Cambia il tuo taglio di capelli, oppure la tua casa.

Is this in any way meaningful as an understood idiom?

It seems quite odd. I mean, I know I have COVID hair, but I don’t think my husband is quite ready to kick me out of the house over it…

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Just one of Italy’s many colourful idioms. Change your ways or else, perhaps.


Indeed, in fact similar comments have been left for the English version of the sentence on Tatoeba back in 2014 and again in 2015:

This sounds a bit strange in English.

Perhaps this is some kind of Italian proverb.


This sounds a bit strange in English.

I wonder in what situation this sentence would be used.

I wonder too indeed… a quick Google search didn’t turn up any real-life usages of it.

Or perhaps it was just added as a joke?

When I saw this sentence I identified immediately with this situation. That what a mom would say to her teenaged child after seeing something outrageous (in her opinion) on that teenage head. For the purpose of learning I view it as a colorful exercise that is legitimate. I remember seeing “llama malata” in a different course and thought it was ridiculous to waste my time on of such phrases. The love of my life replied: it is a language learning, you are picking up new words, even this silly phrase has its merit. (But I do block curse words when I encounter them in CM and blame my upbringing for that )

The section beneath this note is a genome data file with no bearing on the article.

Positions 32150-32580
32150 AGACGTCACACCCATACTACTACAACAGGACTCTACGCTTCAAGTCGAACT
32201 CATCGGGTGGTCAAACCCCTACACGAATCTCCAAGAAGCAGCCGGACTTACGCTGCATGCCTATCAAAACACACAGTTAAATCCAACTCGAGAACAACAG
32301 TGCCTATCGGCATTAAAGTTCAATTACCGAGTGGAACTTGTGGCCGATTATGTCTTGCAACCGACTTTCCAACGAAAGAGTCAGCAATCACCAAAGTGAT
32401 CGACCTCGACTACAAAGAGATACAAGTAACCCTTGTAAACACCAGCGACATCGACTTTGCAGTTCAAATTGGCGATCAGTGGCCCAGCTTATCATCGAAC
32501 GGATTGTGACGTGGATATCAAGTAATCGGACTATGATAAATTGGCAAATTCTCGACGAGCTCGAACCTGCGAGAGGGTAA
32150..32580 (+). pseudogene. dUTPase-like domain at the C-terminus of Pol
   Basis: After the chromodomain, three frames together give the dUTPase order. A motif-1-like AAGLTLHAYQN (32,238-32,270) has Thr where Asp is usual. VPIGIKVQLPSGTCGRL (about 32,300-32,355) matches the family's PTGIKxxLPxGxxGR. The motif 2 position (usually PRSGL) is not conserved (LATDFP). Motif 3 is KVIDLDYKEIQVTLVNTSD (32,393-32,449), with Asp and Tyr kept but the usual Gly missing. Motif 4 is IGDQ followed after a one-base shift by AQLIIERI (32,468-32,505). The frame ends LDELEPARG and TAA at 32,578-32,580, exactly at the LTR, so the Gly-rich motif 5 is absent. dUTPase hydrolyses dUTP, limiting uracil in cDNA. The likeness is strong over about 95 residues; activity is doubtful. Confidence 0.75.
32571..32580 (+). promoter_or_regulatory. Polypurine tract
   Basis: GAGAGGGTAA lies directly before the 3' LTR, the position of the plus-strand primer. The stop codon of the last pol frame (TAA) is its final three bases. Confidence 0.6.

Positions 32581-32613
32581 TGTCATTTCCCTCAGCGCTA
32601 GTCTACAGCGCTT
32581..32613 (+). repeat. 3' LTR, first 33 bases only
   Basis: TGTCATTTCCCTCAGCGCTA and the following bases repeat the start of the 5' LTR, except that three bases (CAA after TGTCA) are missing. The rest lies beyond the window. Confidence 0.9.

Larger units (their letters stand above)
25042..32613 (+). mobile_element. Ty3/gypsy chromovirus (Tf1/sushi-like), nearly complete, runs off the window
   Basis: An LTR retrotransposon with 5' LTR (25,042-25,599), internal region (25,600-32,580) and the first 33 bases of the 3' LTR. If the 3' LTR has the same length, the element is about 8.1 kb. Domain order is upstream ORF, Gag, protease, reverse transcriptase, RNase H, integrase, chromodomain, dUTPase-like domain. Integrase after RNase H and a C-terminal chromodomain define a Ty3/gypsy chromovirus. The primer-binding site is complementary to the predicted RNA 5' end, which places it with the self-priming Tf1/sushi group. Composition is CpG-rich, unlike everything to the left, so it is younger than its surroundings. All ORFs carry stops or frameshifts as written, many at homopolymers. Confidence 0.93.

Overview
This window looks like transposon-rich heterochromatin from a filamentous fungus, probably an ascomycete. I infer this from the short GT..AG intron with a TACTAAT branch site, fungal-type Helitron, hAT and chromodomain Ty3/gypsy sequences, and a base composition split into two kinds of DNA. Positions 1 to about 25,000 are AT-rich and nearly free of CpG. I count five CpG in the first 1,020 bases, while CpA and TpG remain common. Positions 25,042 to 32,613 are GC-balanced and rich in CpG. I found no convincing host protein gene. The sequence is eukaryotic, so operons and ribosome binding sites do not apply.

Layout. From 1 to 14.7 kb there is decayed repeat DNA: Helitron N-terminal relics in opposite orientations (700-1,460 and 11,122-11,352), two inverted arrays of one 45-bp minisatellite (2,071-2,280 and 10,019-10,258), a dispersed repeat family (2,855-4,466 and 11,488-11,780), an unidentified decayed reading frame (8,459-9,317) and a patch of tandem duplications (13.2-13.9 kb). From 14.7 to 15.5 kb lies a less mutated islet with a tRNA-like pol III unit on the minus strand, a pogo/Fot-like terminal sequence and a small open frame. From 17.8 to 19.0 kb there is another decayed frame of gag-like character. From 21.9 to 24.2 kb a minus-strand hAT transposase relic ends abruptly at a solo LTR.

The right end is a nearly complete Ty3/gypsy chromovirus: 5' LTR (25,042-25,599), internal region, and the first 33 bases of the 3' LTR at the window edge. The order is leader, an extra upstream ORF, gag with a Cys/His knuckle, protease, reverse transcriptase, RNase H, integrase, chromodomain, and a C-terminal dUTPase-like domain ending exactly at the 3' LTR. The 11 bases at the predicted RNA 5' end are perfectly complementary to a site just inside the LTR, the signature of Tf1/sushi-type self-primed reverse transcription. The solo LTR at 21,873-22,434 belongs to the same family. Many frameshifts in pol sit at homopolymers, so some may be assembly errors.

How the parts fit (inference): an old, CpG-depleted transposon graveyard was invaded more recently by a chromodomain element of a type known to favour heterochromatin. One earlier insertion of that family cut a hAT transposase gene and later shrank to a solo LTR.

Yes, I have an idea that my mum said that to me…

English Translation

Change your haircut, or your house.

Yes, I have heard that sort of parental threat…the emotion behind it is not communicated so it just comes off sort of bland and nonsensical.

Not to Italians, if I may say so;-)


It was immediately understandable for me, and I think it’s quite colorful and strong.

We have a similar expression in German
“Solange Du die Füße unter meinen Tisch setzt , …”
“As long as put your feet under my dining table, …”

I might have heard that concerning my haircut a long time ago, after seeing “Hair” in the cinema while holding the hand of a weeping girl, some time in the age of aquarius … :sunflower:


In our family it was “You treat this house like a hotel, so you’d better pay for your room!”

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It feels odd in Italian too.
If it were a parent addressing a teenager, it would be more like:

'Vatti a tagliare i capelli, o vai via di casa!"

As a minimum I would drop the possessives:

“Cambia taglio di capelli (o acconciatura), oppure casa!”